What Is A Music Project File?

As long as you’ve been in the music production world for a considerable amount of time. You’ve become aware and have probably heard of music project files.

So what is a music project file?

Music project files are files that consist of data pertaining to a music project. When broken down, they comprise of various audio files know as multi-track session files and DAW application files that are needed to load the project session.

The contents of a music project folder may vary according to the DAW you’re utilizing aswell as the kind of music project file you have.

Elements of a music project file

Audio files

Music project files will usually consist of audio files in the format of Wave.

When you open up a DAW and record either vocals or instruments.

What essentially happens is that you create an audio file as you record. This is why you’ll notice that most audio interfaces are termed as analog to digital converters.

Essentially, your microphone captures the analog vocal signal or instrument signal as it is being performed and then the audio interface or internal Soundcard converts that analog signal into a readable digital file that your computer can process.

Hence you see the appearance of your recording in an audio track as a waveform.

Once the recording is done, the audio files will be saved to a location that you have already set. Which means that the next time you open your project file, the audio files will simply load from your hard drive.

Audio recordings are usually in the wave format, because it is the easiest to work with and pretty convenient as far as quality goes.

Please note some of these audio files maybe easily readable even by a simple wav player while some other sophisticated DAWs may not make audio counterparts to a project accessible outside the DAW.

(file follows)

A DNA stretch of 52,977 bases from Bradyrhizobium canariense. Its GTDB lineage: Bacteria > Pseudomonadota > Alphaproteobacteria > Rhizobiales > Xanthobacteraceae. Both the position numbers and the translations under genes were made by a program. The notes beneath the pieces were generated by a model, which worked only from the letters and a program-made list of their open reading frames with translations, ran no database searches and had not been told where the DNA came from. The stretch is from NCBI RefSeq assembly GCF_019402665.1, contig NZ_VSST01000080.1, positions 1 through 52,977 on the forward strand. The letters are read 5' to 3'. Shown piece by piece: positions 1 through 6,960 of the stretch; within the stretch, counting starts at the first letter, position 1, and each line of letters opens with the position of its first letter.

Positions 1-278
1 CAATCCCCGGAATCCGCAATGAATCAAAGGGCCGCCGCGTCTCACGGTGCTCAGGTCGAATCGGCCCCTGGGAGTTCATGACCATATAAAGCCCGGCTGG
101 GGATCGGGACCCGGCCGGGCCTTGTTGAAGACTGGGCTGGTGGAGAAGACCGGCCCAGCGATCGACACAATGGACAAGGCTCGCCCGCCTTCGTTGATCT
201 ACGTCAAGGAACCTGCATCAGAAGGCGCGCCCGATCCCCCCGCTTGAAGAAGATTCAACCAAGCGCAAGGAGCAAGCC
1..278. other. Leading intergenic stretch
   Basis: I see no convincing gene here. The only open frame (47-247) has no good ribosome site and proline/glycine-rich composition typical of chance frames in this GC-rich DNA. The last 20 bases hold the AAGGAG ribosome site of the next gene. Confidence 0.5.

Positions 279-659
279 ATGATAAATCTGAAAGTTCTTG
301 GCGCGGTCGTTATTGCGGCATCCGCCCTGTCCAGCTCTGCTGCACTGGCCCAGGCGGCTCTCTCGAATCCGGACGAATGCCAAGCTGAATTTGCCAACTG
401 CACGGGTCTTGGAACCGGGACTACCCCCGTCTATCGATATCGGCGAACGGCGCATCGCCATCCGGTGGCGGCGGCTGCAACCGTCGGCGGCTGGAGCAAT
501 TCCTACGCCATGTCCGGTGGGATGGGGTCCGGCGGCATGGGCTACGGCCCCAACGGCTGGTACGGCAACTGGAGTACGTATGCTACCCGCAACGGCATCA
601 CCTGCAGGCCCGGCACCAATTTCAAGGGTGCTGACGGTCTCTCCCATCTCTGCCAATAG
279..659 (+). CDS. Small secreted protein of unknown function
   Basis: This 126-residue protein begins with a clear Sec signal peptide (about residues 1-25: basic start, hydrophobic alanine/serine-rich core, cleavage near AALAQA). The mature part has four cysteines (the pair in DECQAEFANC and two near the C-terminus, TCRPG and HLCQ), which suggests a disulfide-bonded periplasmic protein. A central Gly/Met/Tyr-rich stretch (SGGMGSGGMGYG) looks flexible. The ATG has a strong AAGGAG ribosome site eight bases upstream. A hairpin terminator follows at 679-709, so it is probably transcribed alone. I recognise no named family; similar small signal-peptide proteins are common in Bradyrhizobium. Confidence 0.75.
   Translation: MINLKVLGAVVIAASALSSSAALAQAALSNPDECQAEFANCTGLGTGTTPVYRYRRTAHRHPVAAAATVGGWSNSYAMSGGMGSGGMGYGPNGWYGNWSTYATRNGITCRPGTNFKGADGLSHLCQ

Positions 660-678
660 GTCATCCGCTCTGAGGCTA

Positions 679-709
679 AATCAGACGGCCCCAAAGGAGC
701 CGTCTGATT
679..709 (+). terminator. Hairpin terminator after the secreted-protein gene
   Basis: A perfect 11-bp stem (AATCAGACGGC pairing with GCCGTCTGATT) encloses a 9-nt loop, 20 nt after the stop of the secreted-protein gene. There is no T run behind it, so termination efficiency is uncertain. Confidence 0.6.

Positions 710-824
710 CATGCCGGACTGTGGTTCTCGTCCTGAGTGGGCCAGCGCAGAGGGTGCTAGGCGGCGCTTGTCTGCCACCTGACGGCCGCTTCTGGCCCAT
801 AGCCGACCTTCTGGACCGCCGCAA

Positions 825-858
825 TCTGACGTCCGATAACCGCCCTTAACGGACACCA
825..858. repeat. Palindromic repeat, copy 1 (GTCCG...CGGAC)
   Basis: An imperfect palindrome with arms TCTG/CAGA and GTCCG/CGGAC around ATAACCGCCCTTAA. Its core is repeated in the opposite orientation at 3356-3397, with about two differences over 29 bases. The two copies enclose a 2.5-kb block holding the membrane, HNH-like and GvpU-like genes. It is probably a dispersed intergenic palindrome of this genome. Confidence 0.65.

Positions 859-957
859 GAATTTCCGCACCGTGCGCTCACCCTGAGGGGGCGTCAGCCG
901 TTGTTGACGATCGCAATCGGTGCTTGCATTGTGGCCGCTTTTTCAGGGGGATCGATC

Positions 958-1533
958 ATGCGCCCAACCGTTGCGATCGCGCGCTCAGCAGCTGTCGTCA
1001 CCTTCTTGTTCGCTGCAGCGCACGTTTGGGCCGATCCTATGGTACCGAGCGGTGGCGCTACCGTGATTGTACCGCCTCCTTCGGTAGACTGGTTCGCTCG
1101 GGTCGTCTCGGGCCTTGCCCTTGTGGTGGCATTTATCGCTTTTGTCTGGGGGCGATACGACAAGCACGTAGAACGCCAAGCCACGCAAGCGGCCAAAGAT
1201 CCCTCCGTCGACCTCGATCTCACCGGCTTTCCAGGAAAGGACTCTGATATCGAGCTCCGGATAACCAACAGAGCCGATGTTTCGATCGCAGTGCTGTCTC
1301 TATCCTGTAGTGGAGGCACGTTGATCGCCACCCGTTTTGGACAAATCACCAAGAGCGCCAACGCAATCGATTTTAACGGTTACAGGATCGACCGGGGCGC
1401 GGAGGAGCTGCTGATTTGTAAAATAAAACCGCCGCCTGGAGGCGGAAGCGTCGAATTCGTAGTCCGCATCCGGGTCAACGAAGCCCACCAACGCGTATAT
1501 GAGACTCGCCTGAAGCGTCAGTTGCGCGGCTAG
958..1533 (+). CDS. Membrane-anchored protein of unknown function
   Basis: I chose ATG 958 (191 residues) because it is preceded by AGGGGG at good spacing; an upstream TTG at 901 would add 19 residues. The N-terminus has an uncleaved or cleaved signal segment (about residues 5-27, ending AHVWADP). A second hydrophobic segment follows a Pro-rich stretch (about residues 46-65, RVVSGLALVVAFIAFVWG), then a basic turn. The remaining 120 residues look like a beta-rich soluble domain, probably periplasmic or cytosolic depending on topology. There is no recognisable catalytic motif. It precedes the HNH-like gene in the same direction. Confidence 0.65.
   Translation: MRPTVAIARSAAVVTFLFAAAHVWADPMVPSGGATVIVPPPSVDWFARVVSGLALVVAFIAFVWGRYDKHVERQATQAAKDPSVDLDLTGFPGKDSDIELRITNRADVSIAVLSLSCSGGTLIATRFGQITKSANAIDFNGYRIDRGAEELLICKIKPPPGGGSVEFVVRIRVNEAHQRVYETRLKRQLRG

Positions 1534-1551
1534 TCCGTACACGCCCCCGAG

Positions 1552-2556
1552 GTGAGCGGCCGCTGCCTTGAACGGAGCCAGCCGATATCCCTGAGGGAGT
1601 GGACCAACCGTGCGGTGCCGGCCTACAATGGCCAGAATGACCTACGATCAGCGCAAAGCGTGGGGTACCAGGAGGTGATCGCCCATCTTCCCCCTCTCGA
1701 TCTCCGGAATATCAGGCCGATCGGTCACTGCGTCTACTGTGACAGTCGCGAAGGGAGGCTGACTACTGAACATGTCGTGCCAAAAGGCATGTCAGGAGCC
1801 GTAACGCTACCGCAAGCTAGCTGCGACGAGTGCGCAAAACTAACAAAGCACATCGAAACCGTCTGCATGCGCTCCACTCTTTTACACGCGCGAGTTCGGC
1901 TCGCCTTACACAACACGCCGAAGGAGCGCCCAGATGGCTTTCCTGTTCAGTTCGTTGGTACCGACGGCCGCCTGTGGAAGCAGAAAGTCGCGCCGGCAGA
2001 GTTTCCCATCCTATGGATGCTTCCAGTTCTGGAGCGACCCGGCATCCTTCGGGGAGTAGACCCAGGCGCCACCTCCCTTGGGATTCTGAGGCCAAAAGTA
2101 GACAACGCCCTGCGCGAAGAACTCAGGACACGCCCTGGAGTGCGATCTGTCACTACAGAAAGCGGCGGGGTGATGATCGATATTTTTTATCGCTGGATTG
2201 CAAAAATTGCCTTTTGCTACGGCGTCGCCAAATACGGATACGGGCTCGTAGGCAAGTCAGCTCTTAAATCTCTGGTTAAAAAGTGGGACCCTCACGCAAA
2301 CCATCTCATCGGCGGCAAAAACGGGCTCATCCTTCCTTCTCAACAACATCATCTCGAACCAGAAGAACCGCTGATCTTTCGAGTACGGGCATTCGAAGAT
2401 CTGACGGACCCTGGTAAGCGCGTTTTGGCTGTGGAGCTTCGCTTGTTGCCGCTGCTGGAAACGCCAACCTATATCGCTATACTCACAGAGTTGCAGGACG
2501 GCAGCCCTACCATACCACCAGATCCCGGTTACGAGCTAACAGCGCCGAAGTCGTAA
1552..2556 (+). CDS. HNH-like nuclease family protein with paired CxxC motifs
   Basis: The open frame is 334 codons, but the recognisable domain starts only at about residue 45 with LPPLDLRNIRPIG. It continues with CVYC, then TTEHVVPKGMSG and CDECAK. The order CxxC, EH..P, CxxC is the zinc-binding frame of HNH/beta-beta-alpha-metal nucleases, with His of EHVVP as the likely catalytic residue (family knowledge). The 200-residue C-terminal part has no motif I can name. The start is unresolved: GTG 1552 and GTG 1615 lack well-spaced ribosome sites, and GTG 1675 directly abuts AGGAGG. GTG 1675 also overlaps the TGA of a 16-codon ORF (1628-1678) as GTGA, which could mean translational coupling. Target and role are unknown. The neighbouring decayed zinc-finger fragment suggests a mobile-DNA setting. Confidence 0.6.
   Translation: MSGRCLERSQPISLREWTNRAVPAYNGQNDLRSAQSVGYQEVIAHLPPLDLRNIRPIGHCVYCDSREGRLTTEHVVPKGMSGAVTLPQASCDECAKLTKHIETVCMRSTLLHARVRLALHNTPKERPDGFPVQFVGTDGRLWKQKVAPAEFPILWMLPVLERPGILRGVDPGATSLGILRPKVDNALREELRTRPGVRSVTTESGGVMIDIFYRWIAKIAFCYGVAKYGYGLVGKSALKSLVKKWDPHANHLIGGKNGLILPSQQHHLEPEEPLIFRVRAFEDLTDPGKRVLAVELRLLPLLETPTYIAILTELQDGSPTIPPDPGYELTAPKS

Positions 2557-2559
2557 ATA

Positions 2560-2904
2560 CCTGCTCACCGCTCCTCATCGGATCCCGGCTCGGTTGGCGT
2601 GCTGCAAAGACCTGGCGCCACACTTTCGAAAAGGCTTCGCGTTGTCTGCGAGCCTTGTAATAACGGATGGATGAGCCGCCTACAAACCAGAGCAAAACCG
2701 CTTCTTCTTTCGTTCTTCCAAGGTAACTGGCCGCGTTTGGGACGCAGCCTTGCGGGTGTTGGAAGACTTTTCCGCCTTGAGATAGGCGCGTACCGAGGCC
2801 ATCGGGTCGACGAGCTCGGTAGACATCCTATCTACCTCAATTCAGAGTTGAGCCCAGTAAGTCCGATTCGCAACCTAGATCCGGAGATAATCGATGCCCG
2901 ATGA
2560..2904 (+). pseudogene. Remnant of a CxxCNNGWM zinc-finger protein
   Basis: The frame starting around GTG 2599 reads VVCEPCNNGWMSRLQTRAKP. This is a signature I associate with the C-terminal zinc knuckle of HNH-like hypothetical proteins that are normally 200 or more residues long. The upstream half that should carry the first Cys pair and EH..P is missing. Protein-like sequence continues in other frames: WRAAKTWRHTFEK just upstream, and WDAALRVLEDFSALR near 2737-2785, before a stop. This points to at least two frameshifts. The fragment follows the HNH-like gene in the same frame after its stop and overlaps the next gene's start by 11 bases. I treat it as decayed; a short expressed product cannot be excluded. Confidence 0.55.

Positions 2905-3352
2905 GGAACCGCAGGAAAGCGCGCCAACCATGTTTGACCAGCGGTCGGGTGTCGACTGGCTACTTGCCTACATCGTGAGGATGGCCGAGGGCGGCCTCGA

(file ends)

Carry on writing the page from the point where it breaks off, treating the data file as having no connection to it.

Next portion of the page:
Daw application files

Pretty much every Daw has it’s own application extension for its projects. For example, Cubase 5 has the file extension “.cpr” which is its application file that you can use to open up a session.

With pretty much every DAW, this is the case.

Those application files are necessary to open your projects in your DAW. Their main function is to save your work and contain all references to the used audio as well as information pertaining to effects and other settings applied within a session.

Types of music project files

Project files may pretty much differ and it’s always a good idea to know the different types so you can make and do your job much easier.

Session files

Session files or multi track session files comprise of audio files generated as a result of recording or any work done within a DAW.

They are primarily created in a specific folder set by the user to be accessed when need arises to open or load a project in a given DAW.

Stem files

Stem files are basically recordings sourced from individual tracks. They are typically bounced out to be usable in any DAW.

They are usually exported in the wave file format and can be easily loaded in any DAW to be worked on.

You can think of the stems as the individual elements that make up a full musical project.

For example, a song may be composed of a kick, snare and vocal. The stems of this song would be the individual tracks of the kick, snare and vocal in the context of the whole song.

Which makes them easy to be loaded in any digital workstation.

Stems can be either exported out as wet which means they come with all processing performed prior to exporting them or they can be exported out as dry which means they are basically rendered out or exported with no effects applied on them.

FINAL thoughts

Music project files are crucial to any session and serve a very specific function which is to provide the data needed to load a session.

There are different DAWs out there and your project files will be unique to your specific DAW.

These files are basically data stored to save your work in progress.